The Lacuna – Barbara Kingsolver

This is the story of Harrison Shepherd. His parents are separated, and he grows up in the 1930s, living variously with his American father and Mexican mother. Having not started reading the novel yet – the real-life discussion group will be meeting on March 27 to talk about it – I don’t have many more details than that; but it’s by the author of the Poisonwood Bible, it won the Orange Prize for Fiction in 2010, and it’s supposed to be very good.Please don’t post any plot-spoilers before the March 27 meeting date (details of which, if anyone fancies coming along, will be appearing here:!/event.php?eid=171217802926408) but do get reading – and posting any non-plot-spoiling reviews/comments. Thanks!


  1. Ace, I have just sent it to my kindle – I just need to find the charger :-S

  2. i read it in october/november last year and I still have images in my head – the characters and story are so well written and the whole thing incredibly clever & impressive on many levels – I hadn’t read any of her other books but certainly would now. A fabulous one for book club – an interesting discussion guaranteed!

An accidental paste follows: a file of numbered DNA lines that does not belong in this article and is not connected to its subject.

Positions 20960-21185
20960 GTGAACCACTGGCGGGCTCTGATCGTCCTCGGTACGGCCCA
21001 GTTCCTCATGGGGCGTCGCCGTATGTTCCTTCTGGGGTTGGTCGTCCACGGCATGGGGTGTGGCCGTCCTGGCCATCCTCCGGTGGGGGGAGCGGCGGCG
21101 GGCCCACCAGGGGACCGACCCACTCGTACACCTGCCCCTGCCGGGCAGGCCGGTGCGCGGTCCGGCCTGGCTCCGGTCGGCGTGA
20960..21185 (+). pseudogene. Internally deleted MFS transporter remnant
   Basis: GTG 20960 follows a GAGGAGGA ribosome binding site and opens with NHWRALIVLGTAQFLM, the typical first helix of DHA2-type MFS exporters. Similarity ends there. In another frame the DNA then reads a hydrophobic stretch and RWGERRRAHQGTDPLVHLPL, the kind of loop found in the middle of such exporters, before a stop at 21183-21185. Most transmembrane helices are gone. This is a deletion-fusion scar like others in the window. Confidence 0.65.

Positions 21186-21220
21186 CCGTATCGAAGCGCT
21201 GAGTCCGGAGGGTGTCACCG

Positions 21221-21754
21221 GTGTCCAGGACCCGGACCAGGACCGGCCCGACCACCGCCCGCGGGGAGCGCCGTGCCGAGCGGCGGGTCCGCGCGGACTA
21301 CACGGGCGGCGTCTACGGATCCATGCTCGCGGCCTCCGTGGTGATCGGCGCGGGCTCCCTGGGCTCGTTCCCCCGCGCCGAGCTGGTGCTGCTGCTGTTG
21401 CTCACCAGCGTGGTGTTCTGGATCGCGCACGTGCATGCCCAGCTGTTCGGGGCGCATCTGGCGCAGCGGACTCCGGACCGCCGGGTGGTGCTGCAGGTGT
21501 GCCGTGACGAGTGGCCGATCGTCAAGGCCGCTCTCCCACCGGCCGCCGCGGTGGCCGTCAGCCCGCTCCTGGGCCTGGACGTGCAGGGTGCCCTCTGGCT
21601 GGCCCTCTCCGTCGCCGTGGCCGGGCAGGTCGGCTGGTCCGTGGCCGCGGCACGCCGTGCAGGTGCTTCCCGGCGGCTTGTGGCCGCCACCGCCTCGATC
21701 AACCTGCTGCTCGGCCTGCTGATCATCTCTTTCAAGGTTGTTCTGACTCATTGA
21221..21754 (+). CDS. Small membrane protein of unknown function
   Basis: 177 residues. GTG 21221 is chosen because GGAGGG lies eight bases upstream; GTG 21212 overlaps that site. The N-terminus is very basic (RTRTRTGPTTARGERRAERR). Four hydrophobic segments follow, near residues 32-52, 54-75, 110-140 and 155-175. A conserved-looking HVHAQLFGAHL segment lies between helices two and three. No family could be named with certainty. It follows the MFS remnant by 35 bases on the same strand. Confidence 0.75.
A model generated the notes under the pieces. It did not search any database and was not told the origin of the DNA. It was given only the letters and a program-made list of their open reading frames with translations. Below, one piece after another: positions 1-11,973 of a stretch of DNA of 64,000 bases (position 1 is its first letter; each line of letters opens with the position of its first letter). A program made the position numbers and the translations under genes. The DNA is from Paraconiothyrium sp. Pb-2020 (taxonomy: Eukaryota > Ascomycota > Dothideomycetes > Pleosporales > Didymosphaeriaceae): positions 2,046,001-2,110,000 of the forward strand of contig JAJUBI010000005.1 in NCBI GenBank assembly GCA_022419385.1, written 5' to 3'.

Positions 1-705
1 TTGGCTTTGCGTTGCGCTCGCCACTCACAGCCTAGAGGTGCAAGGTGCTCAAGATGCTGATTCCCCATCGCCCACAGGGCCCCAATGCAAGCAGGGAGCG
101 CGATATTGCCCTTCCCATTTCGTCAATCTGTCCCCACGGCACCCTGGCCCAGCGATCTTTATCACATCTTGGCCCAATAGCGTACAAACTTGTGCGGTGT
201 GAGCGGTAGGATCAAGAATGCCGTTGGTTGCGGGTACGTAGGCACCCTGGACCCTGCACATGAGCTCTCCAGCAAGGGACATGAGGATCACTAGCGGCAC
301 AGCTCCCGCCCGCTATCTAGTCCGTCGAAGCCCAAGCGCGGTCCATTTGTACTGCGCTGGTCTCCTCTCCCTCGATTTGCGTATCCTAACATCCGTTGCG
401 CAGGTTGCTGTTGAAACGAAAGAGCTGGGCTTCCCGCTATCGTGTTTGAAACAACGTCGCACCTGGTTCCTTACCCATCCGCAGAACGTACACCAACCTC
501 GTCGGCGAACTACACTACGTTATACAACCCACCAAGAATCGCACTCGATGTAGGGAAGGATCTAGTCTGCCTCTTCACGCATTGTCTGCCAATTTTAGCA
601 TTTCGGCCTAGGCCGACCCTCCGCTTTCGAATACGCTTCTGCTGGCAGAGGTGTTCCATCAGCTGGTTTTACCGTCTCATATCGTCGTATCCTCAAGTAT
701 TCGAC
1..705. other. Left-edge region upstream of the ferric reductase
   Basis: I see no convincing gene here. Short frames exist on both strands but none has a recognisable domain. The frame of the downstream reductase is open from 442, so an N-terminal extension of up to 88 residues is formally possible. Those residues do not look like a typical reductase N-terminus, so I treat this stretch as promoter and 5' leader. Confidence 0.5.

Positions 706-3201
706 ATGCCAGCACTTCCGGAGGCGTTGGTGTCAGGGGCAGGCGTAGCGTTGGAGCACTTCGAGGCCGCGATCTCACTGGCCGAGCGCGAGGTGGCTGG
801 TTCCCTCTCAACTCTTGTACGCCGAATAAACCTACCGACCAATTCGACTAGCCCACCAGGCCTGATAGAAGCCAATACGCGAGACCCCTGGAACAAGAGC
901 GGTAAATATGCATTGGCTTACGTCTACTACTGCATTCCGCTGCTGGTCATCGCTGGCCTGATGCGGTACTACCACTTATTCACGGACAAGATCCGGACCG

3. I’d actually been meaning to read The Poisonwood Bible – also by Barbara Kingsolver – for ages; so am going to try to whizz through that before I get started on The Lacuna. Anyone else out there already read it?

  4. Loving the descriptions of the Mexican Zocolas

  5. @merryama when are you meeting to discuss? I am still only halfway through 🙁

  6. @ewebber It was actually last night! Would be interested to hear what you make of the book once you’ve finished though; it went down quite well at book club but I personally was slightly disappointed – mostly because I was comparing it to The Poisonwood Bible which was simply fantastic. I felt the characterisation in The Lacuna was weak – I guess Harrison Shepherd is a private person by nature, but since he is the narrator I felt you didn’t get to know him very well and only saw other people through his somewhat distant eyes… Some really interesting themes about the relationship between art and politics, about censorship, and I loved the whole idea of lacunae and trying to work otut what the gaps were in terms of story telling… But one of the most important gaps was a convincing central character with whom I could identify.I’ve just posted details of the next book – and you’ll have a bit longer to read that one!

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